versão On-line ISSN 1807-8621
Acta Sci., Agron. (Online) vol.33 no.3 Maringá jul./set. 2011
Efeito de fontes de silício sobre as doenças e produtividade do arroz no Estado do Tocantins, Brasil
Gil Rodrigues dos Santos*; Manoel Delintro de Castro Neto; Leandro Nogueira Ramos; Renato Almeida Sarmento; Gaspar Henrique Korndörfer; Maíra Ignácio
Universidade Federal do Tocantins, Rua Badejós, Zona Rural, Cx. Postal 66, 77402-970, Gurupi, Tocantins, Brazil
The intensity of rice diseases in regions with poor levels of silicates (Si) in the soil, together with high control costs, can make the cultivation of rice unfeasible. Surprisingly, there are scarce research data available regarding the influence of Si on rice diseases in tropical lowland regions. Therefore, the aim of this study is to determine the effect of three silicon sources on rice yield and disease management. Three experiments were carried out from December 2005 to April 2006 at an experimental field area located in Formoso do Araguaia, Tocantins state, Brazil. Each experiment consisted of one silicon source (powder, granular or liquid) and the treatments consisted of six Si doses. All the treatments were performed in a completely randomized block design. The data presented in this study provide evidence that Si applications in Si-deficient soils of lowland regions, depending on the application source, dose and disease intensity, can decrease the severity of brown spot and the incidence of panicle blast. Calcium silicate effectively reduced the brown spot and the panicle blast, which resulted in an increased rice yield. In contrast, Ca and Mg silicate and potassium silicate did not show an efficient control of rice diseases nor an increase in productivity.
Keywords: Oryza sativa, Bipolaris oryzae, Magnaporthe oryzae, silicate.
A intensidade de doenças do arroz em regiões com solos pobres em silício, aliada aos altos custos de controle, podem inviabilizar economicamente o cultivo do arroz. Por existir poucas pesquisas avaliando a influência do silício nas doenças do arroz em regiões tropicais de terras baixas, esse estudo objetivou avaliar o efeito de três fontes de silício na produção e manejo de doenças do arroz. Três experimentos foram realizados entre dezembro de 2005 e abril de 2006, em um campo experimental localizado em Formoso do Araguaia, Estado do Tocantins, Brasil. Cada experimento consistiu da avaliação de um fator (fonte de silício em pó, granular ou líquido), conduzido em delineamento experimental de blocos inteiramente casualizados com seis níveis (doses de silício). Os resultados obtidos mostram que a aplicação de silício em solos deficientes desse elemento, em regiões de terras baixas, promove redução da severidade da mancha parda e a incidência da brusone das panículas, dependendo da fonte de silício, dose e pressão da doença. Silicato de Ca reduziu efetivamente a mancha parda e a brusone, resultando em aumento da produtividade. Entretanto, silicato de Ca e Mg e o silicato de potássio não mostraram eficiência no controle das doenças ou aumento da produtividade.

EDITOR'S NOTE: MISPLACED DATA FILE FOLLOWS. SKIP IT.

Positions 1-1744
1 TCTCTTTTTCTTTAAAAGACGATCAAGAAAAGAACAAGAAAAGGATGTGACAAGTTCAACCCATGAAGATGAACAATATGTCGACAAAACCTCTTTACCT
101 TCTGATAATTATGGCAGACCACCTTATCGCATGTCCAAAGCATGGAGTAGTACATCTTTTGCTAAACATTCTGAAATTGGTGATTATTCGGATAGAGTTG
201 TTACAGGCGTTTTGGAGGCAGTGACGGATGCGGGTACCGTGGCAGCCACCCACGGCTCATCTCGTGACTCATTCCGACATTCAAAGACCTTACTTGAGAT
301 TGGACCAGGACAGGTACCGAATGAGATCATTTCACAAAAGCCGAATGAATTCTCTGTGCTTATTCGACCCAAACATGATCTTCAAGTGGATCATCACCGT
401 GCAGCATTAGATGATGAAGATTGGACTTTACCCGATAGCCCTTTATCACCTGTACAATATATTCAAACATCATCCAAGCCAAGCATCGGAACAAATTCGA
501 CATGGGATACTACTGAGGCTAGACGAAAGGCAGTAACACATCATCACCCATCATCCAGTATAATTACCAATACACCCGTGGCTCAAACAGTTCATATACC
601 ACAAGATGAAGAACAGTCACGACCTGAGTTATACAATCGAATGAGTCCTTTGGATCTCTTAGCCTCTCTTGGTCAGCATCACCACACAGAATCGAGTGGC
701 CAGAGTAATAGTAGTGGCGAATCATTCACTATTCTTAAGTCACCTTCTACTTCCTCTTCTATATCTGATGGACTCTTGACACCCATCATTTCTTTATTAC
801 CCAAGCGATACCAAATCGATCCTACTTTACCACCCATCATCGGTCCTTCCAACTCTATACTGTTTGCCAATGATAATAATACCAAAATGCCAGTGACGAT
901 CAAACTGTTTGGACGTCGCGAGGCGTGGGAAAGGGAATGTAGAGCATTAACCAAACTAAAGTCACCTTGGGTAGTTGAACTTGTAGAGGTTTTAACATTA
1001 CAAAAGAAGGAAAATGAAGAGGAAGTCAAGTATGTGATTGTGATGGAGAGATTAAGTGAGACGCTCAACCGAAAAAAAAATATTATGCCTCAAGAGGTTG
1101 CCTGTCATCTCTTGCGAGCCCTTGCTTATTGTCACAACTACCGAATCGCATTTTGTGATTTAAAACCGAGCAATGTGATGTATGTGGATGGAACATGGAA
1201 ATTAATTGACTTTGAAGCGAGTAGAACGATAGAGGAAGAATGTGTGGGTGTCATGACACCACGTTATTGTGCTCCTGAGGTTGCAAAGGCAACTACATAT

Palavras-chave: Oryza sativa, Bipolaris oryzae, Magnaporthe oryzae, silicato.
There are several ecosystems and growing environments suitable for rice production throughout the world, both in upland and lowland settings. However, in certain areas of Asia, Africa, Central and South America, including Brazil, some soils are particularly poor in plant-available silicates (Si) (ALVAREZ; DATNOFF, 2001). Brazil is a major rice producing country with approximately three million hectares cultivated with rice in 2009 under upland and irrigated conditions (IBGE, 2007; RODRIGUES et al., 2003a).
In poor tropical regions, the high intensity of diseases may cause problems that make the rice production unfeasible. Brown spot (Bs), leaf blast (Lb), panicle blast (Pb) and other rice diseases cause considerable yield loss, in particular, in the state of Tocantins, Brazil (SANTOS et al., 2003a, b and c). The high incidence of diseases in this and other regions within Brazil is partially due to several cultural practices such as early season planting, double cropping, high plant density per unit area and the choice of early-maturing, short-stature, high-tilling varieties (SANTOS et al., 2003b). The strategies for disease control are limited because the cultivars that have a significant level of resistance against such diseases do not sustain adequate levels of resistance over a period longer than two years (SANTOS et al., 2003b). Silicon has been implicated as a factor influencing the degree of plant resistance to biotic or abiotic stresses (EPSTEIN, 1999). Presumably, silicon accumulation on leaf surfaces, inside epidermal cell walls, middle lamellae and intercellular spaces might limit fungal penetration and invasion by acting as a physical barrier (KIM et al., 2002). Several studies demonstrated that Si-induced resistance in rice plants is not solely limited to a passive mechanical barrier, nor is it merely due to an induced defense as previously proposed (CAI et al., 2008). Pathogenicity data indicate that silicon absorption by susceptible cultivars can raise the level of resistance to that of a partially resistant cultivar grown without silicon treatment and with a similar control of leaf blast (KIM et al., 2002).
Among other practices, silicon fertilization may constitute an effective alternative for disease control in staple crops such as rice. In addition, when the silicon fertilization is applied before sowing or at different developmental stages of rice plants, it may decrease the number of fungicide applications over the entire crop cycle (KORNDÖRFER et al., 1999). Currently, ecologically sustainable practices are necessary to decrease the disease management costs and to protect the natural environment in irrigated, tropical lowlands such as the state of Tocantins in Brazil.
Since scarce research data is available regarding the influence of Si on rice diseases in tropical lowland regions, this study aimed to determine the effect of three Silicon sources on rice yield and disease management in flood-irrigated areas in the state of Tocantins, Brazil.
Material and methods